Today, approximately 1 billion people worldwide have high blood pressure, and this number is expected to increase to 1.56 billion people by the year 2025. That translates to about 1 out of every 4 adults being afflicted with hypertension. Hypertension is prevalent in developing as well as in developed countries. Prolonged uncontrolled or inadequate treatment of hypertension is a major risk factor for the occurrence of heart attack, stroke, kidney failure and other cardiovascular diseases. 2004 data (on the percentage of the population by region suffering from hypertension) show alarming double-digit figures. With the steadily aging population across the globe and fast-paced lifestyles leading to unhealthy diets and lack of exercise,the increasing trend for the past 5 years is expected to continue. (The Lancet, January 16, 2005 Issue/Frost & Sullivan Statistics)
According to recent estimates, nearly one in three U.S. adults has high blood pressure, but because there are no symptoms, nearly one-third of these people don't know they have it. In fact, many people have high blood pressure for years without knowing it. Uncontrolled high blood pressure can lead to stroke, heart attack, heart failure or kidney failure. This is why high blood pressure is often called the "silent killer". The only way to tell if you have high blood pressure is to have your blood pressure checked.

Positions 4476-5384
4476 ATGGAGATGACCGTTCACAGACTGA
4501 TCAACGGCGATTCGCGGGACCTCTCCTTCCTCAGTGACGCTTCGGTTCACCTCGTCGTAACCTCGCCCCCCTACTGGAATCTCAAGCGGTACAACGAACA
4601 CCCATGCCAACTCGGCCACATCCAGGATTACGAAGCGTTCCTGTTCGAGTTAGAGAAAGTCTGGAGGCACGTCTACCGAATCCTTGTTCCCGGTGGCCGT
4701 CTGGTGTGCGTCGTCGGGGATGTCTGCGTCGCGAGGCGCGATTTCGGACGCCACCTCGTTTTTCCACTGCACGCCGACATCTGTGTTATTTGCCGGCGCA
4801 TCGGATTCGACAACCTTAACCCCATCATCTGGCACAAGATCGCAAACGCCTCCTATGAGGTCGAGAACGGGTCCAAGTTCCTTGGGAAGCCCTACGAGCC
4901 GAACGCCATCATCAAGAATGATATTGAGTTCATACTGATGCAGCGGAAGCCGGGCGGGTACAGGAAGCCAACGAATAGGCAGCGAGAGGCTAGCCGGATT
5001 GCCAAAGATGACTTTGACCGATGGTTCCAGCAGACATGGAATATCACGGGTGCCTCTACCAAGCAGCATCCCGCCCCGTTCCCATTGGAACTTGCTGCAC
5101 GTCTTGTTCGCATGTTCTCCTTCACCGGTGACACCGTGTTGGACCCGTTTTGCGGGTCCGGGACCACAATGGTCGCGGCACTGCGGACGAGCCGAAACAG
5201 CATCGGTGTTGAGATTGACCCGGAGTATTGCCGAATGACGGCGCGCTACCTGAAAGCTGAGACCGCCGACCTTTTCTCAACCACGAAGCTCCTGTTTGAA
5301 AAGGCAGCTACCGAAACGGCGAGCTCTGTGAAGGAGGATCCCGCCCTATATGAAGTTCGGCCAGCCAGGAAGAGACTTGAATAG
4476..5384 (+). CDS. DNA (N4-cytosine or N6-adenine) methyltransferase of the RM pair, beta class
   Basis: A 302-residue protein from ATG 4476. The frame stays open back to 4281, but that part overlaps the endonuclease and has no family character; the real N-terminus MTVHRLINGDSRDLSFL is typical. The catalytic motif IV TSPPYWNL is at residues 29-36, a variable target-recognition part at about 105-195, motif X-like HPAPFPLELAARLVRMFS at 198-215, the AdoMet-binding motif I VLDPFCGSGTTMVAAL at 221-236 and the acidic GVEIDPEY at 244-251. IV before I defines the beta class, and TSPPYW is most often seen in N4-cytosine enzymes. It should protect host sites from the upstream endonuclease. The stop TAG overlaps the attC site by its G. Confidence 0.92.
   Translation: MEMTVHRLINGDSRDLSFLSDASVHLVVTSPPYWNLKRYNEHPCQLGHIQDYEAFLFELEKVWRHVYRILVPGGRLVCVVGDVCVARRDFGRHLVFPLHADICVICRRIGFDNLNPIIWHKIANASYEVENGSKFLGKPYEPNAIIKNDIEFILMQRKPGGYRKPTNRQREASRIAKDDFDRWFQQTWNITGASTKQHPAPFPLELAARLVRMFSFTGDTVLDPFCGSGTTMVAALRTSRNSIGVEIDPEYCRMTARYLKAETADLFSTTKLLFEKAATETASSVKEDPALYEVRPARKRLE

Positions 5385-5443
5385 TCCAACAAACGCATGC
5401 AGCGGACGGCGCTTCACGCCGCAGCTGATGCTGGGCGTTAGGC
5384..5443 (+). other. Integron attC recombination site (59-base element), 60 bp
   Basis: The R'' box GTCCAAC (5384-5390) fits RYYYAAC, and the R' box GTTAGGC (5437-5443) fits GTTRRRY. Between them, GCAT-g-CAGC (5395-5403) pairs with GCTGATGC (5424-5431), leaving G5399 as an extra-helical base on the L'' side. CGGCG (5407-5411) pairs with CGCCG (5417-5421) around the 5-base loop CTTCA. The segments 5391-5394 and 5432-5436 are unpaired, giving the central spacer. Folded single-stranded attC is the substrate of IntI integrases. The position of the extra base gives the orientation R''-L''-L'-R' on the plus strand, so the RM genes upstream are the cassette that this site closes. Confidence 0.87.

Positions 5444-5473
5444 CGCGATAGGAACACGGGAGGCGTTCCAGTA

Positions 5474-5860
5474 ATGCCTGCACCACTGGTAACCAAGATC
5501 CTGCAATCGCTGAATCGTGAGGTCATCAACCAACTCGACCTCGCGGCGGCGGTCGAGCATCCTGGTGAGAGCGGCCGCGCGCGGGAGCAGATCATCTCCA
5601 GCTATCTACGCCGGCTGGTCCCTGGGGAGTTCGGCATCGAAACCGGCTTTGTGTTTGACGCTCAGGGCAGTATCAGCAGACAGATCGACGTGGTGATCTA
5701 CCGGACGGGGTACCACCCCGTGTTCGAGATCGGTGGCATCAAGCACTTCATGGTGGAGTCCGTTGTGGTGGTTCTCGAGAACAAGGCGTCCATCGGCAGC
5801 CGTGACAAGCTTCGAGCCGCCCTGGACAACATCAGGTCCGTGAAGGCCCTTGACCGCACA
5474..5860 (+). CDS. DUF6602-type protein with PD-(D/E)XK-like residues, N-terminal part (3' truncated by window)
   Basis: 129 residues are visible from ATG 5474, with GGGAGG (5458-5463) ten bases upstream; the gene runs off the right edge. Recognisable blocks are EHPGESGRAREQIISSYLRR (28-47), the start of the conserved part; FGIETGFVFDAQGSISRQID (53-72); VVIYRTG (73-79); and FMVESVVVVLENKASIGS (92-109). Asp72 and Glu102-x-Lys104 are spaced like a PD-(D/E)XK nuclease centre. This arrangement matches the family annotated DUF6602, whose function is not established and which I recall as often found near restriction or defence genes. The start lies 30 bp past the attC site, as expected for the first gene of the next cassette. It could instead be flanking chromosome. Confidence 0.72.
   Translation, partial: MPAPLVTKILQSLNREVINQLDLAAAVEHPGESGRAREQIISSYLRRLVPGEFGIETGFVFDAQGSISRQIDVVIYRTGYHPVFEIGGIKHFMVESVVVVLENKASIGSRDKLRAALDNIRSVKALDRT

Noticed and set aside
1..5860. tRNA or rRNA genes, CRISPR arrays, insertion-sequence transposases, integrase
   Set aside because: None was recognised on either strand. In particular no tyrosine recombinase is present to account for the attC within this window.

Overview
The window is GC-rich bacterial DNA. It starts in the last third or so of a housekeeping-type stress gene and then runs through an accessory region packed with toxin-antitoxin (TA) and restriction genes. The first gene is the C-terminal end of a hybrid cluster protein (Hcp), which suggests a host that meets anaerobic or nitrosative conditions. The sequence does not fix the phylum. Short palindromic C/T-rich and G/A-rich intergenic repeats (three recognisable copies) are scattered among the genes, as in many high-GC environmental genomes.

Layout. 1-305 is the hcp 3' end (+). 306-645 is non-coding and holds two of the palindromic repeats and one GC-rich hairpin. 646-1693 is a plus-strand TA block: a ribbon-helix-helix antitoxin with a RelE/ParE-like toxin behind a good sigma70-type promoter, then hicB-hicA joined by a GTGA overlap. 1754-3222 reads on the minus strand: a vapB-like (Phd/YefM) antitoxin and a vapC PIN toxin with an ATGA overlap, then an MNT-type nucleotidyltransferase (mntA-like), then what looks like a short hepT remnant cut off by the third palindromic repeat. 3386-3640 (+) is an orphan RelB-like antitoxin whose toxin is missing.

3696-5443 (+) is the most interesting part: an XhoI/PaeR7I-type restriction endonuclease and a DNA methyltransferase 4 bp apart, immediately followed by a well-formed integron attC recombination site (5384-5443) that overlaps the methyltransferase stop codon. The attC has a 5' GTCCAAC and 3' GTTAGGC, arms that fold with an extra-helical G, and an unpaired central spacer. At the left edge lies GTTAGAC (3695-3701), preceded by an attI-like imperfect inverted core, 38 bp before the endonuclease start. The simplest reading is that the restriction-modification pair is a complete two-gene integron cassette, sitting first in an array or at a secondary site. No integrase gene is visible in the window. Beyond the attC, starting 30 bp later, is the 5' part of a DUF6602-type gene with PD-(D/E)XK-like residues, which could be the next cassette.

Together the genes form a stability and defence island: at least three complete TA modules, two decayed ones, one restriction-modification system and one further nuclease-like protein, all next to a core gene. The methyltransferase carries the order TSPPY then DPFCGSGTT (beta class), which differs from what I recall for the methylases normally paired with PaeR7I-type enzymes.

Get the facts on high blood pressure and how to live a heart-healthier life. Find out how you can reduce your risks for heart attack and stroke with proper monitoring by a healthcare provider and simple lifestyle changes, even if you have high blood pressure.
Cardiovascular disease which comprises coronary heart disease and stroke causes one third of all deaths worldwide. Cardiovascular disease is the leading cause of death among Singaporeans accounting for 32.8% of the total deaths in Singapore. It is also the number one killer disease for women.
Leading causes of morbidity and mortality are major non-communicable diseases such as cancer, coronary heart diseases, strokes, pneumonia, diabetes, hypertension and injuries. In 2006, cancer, cardiovascular diseases and stroke together accounted for approximately 60% of the total causes of death. These diseases share many common risk factors such as smoking, obesity, physical inactivity and alcohol consumption. (Ministry of Health 2005)